There’s been another review of my latest book, co-authored with Gerardo Marti, The Deconstructed Church: Understanding Emerging Christianity (Oxford 2014), written by Stephen Fouse of Missouri State University and published in the academic journal Religion.
I reproduce some excerpts from the review below, which can be read in full on my academia.edu profile.
The Deconstructed Church Reviewed by Stephen Fouse in Religion
In 2006, sociologist James Spickard published an article entitled, ‘What is Happening to Religion? Six Sociological Narratives.’ In this article, Spickard summarized various theories that attempt to explain the changes of Western religion, including each theory’s strengths and weaknesses. The fourth of these narratives Spickard calls ‘Religious Individualism,’ which he describes as ‘a fundamental shift in the locus of religion from organizations to individuals’ (Spickard 2006, 20). This explanation of religion states that individuals now feel free to blend various religious traditions and practices in a way that was previously uncommon and to create for themselves a set of religious beliefs and practices that are meaningful and unique to themselves. In The Deconstructed Church: Understanding Emerging Christianity, Gerardo Marti and Gladys Ganiel employ Spickard’s fourth narrative as a lens through which the Emerging Church Movement (ECM) becomes clear. Through a masterful blend of survey data, interviews, and on-site observations, Marti and Ganiel offer a meaningful description and explanation of the ECM for students already familiar with the Emerging Church.
… [The chapter titled] ‘Understanding Emerging Christianity’ synthesizes the book and reiterates Marti and Ganiel’s argument that ‘Emerging Christianity is a religious orientation centered on individualization’ (164). In this concluding chapter, Marti and Ganiel argue that such individualization is not simply self-obsession, but rather a necessary step to translate modern faith systems into a postmodern context. The ECM is not evangelicalism rehashed, another version of liberal Protestantism, even more religious consumerism, or a passing fad that may already be gone. For the authors, the example of religious individualization found among Emerging Christians is the best application of Christianity to the emerging global society.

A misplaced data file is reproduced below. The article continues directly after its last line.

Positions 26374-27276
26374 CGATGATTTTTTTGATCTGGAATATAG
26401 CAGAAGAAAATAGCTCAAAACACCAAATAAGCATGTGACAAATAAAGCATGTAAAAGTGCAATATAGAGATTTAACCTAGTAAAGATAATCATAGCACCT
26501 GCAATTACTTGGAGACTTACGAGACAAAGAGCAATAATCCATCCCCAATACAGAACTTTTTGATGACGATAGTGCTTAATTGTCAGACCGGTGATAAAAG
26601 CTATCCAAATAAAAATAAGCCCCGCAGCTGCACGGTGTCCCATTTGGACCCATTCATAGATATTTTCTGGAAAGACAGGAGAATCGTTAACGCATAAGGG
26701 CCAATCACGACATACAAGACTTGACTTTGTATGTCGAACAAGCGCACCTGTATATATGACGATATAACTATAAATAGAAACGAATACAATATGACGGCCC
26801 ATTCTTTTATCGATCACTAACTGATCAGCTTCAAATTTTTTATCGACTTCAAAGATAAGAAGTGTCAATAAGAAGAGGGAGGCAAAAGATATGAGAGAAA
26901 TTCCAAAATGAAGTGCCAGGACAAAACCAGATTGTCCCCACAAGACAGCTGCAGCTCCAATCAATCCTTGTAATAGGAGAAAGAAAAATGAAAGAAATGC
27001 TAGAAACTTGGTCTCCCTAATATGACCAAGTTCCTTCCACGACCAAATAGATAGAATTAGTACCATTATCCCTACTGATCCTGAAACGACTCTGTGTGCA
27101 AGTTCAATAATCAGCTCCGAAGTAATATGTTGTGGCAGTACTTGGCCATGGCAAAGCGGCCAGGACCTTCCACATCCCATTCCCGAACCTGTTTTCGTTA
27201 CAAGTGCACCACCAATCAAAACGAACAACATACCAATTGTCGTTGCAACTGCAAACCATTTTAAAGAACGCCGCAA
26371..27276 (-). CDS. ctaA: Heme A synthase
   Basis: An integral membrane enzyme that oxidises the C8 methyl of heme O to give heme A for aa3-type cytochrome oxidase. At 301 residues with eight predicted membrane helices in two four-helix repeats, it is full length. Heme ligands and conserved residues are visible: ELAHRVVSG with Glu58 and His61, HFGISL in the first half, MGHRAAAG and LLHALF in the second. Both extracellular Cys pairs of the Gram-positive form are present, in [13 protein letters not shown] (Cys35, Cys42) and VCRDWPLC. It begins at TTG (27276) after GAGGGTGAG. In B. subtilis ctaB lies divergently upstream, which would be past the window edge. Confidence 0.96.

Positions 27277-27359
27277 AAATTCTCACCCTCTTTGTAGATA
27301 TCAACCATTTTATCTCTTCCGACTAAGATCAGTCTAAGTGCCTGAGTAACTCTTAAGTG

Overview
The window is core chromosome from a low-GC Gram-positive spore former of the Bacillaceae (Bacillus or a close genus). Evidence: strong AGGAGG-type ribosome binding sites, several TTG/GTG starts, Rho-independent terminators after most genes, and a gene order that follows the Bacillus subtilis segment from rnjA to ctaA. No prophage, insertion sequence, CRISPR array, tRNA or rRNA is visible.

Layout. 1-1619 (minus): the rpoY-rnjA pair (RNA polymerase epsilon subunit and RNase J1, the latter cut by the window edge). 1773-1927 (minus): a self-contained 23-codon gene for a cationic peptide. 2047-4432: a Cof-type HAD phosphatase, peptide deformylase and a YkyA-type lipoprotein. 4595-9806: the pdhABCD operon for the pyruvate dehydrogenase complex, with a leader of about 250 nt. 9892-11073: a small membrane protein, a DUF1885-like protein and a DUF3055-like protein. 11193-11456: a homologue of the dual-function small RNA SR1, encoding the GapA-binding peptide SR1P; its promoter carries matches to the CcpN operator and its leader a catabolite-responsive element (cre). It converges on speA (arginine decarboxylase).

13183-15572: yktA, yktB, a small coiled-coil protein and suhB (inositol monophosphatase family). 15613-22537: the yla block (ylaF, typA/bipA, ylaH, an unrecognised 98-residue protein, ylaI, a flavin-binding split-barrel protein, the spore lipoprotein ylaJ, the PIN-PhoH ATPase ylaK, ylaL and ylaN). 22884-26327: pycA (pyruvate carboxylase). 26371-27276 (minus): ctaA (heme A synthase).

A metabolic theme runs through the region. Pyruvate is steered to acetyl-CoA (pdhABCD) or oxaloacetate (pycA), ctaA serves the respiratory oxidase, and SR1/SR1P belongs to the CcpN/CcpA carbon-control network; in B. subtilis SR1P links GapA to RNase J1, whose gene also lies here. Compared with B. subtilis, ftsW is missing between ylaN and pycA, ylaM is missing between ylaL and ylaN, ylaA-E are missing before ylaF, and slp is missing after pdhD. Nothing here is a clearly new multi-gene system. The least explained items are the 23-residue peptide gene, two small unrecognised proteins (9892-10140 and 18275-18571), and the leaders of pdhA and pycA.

Overall, The Deconstructed Church provides a skillful blend of personal interviews, important survey data, and ethnographic scene-setting that orients the reader to the Emerging Church. Whereas some academic works rely too heavily on ethnography or elicit frequent eye-glazing through over-reliance on statistics and numbers, Marti and Ganiel utilize these tools in measure without overuse of any. Ethnographic research is tempered well by scholarly insights and sprinkled with relevant and meaningful statistical data, and the work of the most prominent primary sources gives the knowledgeable reader an orientation and focus for the discussions at hand. Perhaps more importantly than the skilled presentation, Marti and Ganiel introduce the theoretical framework of religious individualization as a means of understanding the Emerging Church. Throughout the book, the authors utilize Spickard’s narrative of religious individualization to reject several theories about the ECM, to evaluate Emerging Church practices such as preaching and preference of ‘church-ish’ but not ‘church-y’ meeting spaces, as well as provide understanding for the Emerging values of pluralism, conversation, and the importance of both the individual and the community.
For those familiar with the Emerging Church and its primary leaders and contributors, The Deconstructed Church will breeze past basic information to delve into the philosophies of the Emerging Church and one means by which it can be understood. Conversely, those unfamiliar with the Emerging Church and the works of such authors as Rob Bell, Brian McLaren, Tony Jones, and Peter Rollins may find themselves without a proper introduction to the source material. Marti and Ganiel have chosen to footnote some important foundational understandings of the ECM in favor of giving readers a means of understanding the ECM itself. This means that, in spite of an accessible writing style and blend of survey and interview data, newcomers to the study of the Emerging Church and its authors and teachings may find themselves buried early on. The index provides a bit of relief to this problem, but a lack of knowledge of the primary sources may mean this work is not the best introduction to the subject of the ECM. For those looking for one book to introduce the subject, The Deconstructed Church may not be the best selection. For those looking to expand and perhaps synthesize their study of the Emerging Church or even Evangelicalism or Progressive Christianity, The Deconstructed Church will provide a bridge to connecting Protestant Studies to an understanding of the ECM. For those well versed in the ECM or those familiar with Protestantism who hunger for the application of theory to the Emerging Church, this book will be a valuable resource.
The Deconstructed Church offers a synthesis of ideas surrounding the Emerging Church, and most importantly, the application of a well-known theory of religion to a hotly contested sect of Protestantism. While not advised as an introduction to the subject, this book provides helpful analysis and presents the best scholarship on the Emerging Church. For someone interested in an introduction to the Emerging Church, this book might provide too little background and foundational material to be particularly helpful. For students of the ECM, this book will provide a beneficial theoretical framework with which to view and understand the Emerging Church and its participants. With such apt usage of Spickard’s theory of religious individualism, this book will be of interest to those versed in the Emerging Church and students of religious theory.